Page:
The Sunflower Hand In Essay

Submitted By smenddes
Words: 680
Pages: 3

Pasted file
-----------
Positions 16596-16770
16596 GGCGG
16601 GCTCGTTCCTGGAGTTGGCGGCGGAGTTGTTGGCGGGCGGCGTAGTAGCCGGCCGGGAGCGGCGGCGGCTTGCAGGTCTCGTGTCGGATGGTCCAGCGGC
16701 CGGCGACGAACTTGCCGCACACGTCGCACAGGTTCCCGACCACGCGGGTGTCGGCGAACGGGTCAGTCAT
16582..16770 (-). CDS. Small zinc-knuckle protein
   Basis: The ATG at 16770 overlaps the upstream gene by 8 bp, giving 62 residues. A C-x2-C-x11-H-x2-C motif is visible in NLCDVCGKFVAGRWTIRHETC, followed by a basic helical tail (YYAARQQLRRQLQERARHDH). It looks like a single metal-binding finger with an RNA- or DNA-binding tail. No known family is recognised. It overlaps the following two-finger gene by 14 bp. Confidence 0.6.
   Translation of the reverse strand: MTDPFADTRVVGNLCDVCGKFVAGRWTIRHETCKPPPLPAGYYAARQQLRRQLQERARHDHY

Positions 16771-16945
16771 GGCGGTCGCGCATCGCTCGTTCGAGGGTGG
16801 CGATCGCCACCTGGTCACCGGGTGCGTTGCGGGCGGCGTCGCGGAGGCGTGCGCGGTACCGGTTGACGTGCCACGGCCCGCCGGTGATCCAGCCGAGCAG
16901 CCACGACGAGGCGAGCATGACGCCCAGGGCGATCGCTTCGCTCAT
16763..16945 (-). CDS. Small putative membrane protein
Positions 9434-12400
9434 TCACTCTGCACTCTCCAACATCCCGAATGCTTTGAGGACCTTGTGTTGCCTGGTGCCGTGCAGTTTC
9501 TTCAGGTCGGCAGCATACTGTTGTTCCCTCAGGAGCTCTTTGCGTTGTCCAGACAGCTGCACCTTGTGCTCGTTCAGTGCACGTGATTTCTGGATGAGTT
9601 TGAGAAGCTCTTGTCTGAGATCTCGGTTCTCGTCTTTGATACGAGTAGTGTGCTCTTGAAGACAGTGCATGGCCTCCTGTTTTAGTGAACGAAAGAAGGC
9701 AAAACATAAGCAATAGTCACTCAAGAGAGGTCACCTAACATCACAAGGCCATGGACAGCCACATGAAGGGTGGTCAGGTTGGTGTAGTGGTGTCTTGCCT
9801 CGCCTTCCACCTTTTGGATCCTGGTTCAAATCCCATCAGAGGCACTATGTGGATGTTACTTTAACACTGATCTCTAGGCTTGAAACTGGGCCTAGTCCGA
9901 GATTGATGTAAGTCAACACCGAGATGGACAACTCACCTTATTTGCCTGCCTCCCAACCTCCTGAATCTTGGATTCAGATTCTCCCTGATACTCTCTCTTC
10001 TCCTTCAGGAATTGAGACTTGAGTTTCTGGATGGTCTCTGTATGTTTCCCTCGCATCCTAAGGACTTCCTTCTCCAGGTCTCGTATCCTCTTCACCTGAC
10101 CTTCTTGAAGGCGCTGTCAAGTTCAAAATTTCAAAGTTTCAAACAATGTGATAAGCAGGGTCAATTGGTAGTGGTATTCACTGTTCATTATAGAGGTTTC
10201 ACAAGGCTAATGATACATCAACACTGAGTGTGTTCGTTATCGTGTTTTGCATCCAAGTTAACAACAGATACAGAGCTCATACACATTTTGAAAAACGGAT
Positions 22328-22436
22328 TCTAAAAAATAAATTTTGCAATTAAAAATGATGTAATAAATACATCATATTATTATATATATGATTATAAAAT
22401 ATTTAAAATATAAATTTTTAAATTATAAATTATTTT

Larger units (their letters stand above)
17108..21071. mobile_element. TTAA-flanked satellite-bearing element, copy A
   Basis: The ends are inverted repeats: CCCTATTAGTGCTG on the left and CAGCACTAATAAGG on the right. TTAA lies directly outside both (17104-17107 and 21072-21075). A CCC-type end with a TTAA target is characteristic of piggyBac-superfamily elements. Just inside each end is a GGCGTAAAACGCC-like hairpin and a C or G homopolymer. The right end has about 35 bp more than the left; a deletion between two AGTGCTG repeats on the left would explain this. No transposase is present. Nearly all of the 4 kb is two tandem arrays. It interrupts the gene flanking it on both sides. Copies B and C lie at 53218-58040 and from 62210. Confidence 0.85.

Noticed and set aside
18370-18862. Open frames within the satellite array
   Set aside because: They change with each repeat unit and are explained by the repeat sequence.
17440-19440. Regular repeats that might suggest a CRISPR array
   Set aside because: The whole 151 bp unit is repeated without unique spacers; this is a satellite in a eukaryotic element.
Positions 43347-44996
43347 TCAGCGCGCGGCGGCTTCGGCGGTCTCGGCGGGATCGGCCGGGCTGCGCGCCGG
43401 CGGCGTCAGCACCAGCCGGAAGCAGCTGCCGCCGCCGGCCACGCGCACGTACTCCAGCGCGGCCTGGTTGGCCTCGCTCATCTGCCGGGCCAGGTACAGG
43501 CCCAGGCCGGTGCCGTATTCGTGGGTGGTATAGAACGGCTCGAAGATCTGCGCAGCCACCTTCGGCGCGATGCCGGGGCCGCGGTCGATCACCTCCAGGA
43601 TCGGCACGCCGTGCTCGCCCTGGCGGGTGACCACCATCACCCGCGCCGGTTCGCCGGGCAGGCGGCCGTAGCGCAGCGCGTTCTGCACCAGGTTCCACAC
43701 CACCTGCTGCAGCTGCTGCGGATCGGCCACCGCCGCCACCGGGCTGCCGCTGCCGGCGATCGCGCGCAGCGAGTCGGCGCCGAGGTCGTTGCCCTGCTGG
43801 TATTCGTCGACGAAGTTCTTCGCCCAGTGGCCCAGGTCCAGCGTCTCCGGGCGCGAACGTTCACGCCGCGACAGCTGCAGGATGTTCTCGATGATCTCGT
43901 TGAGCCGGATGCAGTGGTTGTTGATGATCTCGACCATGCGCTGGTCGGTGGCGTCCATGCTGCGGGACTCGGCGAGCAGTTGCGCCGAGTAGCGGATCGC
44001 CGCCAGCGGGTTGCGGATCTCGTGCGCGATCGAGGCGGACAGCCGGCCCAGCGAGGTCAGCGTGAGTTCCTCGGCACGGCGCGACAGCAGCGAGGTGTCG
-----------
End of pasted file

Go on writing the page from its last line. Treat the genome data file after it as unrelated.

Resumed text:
The Sunflower Simon Wiesenthal This book is about a Jew whose life is changed by one simple question a special man asked him. There is an SS man who is lying on his death bed and asks to see any Jew, Simon is brought in, and sits with the officer while he tells him all about the things he has done while being a Nazi. At first, Simon doesn’t know why he was called in, or why he is being told these stories, until the SS man asks him if he can forgive him. Simon has an internal dilemma of whether he should forgive this man after all the terrible things he did against people like Simon, or even if he has the right to forgive on behalf of all those he hurt who were no longer there to decide for themelves. The question this raised in my mind while reading it was is it possible to forgive someone and show them mercy when they showed none to anyone else”? Not to mention, this officer was on his death bed, so is it okay to commit crimes, murder innocent people, and sin, just to apologize at the end? What price will he pay for the countless lives he took, for the torture he imposed, and the fear he instilled in an entire race? I think it’s difficult to forgive someone in his position because you can’t tell if he is really sorry he did it, or if he just wants to go to heaven after he’s had his fun. Ultimately, it’s not up to us to forgive sins like that, and not many can fully forgive them anyways, only God has enough love for that. This book struck a nerve in me and I started researching forgiveness and found the catechisms’ teachings that said “there is no sin too big to forgive here below, if it be sincerely repented of and humbly confessed”, and “there is no man upon earth without sin; consequently there is none who does not need the forgiveness of sin”. I found these to be very true, because even Simon, before being committed to work in the camps, must have committed a fair amount of sins, like every human does, just as the SS man did. It just so happens, the types of sins the Nazi officer committed were cruel and inhumane, and intentional, which made it hard to forgive them as a simple human. Sometimes it’s hard to trust someone if sincere is when they say they’re sorry, especially if it’s at a time that coincidently benefits them,…